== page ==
In July this year, 16-year-old Arjun Vajpai became the youngest Indian to scale the mother of all peaks: the 8,848-metre Mount Everest. The class 12 student of Ryan International School in Noida completed an advanced course in mountaineering from the Nehru Institute of Mountaineering this year, and left for his Everest bid soon after. He tells us about the common hurdles that mountaineers face on their way to the top.
The Altitude: Most mountaineers say that oxygen deprivation at higher altitudes plays havoc with your mind. If you’re a pretty balanced person on terra firma, you can expect to be a little off-kilter on the way to Mount Everest. “If you want to judge a person’s character, the best time is 15,000 feet above the earth,” says Vajpai. Although Vajpai had his moments too, he says his determination helped him stay focused on getting to the top.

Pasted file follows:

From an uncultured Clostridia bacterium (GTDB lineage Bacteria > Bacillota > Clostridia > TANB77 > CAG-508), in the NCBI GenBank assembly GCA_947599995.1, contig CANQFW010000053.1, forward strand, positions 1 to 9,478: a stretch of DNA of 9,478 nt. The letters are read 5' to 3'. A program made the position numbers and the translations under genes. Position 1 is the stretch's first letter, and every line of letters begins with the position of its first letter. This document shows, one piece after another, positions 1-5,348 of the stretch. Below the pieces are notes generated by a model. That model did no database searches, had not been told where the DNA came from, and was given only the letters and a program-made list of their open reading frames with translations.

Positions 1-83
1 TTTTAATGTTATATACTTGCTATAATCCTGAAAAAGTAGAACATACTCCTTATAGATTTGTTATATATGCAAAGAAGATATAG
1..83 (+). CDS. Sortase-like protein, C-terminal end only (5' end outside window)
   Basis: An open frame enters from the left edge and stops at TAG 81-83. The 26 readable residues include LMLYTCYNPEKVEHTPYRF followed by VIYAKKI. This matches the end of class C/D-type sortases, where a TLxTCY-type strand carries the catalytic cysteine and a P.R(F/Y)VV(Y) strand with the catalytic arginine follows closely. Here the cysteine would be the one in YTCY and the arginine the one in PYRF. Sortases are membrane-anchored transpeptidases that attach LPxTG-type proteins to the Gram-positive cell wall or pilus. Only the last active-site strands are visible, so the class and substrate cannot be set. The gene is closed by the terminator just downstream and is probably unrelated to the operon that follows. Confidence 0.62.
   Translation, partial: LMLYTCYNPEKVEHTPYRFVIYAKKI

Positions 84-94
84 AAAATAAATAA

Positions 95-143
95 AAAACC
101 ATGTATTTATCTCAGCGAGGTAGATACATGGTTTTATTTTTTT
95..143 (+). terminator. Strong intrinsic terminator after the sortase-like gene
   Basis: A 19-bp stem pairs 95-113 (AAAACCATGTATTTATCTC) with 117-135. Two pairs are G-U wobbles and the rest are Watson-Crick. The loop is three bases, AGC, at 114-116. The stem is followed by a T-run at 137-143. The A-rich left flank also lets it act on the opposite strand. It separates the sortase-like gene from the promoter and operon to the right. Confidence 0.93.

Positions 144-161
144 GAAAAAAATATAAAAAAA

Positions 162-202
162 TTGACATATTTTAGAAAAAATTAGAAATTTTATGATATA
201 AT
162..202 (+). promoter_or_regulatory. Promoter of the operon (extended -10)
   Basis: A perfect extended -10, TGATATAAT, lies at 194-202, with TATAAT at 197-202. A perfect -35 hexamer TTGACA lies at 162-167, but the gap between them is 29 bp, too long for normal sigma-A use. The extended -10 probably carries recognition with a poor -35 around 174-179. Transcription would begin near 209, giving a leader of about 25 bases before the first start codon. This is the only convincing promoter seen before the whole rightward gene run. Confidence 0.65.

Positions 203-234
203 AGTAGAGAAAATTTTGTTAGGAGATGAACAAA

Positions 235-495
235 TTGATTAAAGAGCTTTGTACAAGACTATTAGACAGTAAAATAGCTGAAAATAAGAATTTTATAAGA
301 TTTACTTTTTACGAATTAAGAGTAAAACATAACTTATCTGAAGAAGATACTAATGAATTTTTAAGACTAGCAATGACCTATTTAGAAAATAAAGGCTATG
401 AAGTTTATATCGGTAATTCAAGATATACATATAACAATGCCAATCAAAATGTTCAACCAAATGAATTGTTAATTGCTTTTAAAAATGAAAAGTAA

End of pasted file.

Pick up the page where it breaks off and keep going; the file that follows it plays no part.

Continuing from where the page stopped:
Weighty Issues: Since the body doesn’t assimilate nutrition at higher altitudes, mountaineers tend to lose weight as they ascend. The good news is that when you climb a mountain, you can eat indiscriminately without worrying about the weighing scale.
Vajpai says he indulged in chocolate chip cookies and doughnuts at the bakeries in base camp. “Most people lose weight but I put on 2.5 kg,” he said.
Waste Management: Relieving yourself is one of the biggest challenges while climbing a mountain. Since Vajpai was part of an eco expedition, he was also required to carry all his waste back. “It is a big source of stress,” he said. Suffice to say, negotiating the suit while collecting your waste in a bag and also trying to avoid frostbite is an act that requires tremendous dexterity.
“At night, we avoid getting out of the tent so we keep pee bottles inside the tent,” said Vajpai. “If it gets really cold, we even keep the bottles inside the sleeping bag.” Enough said.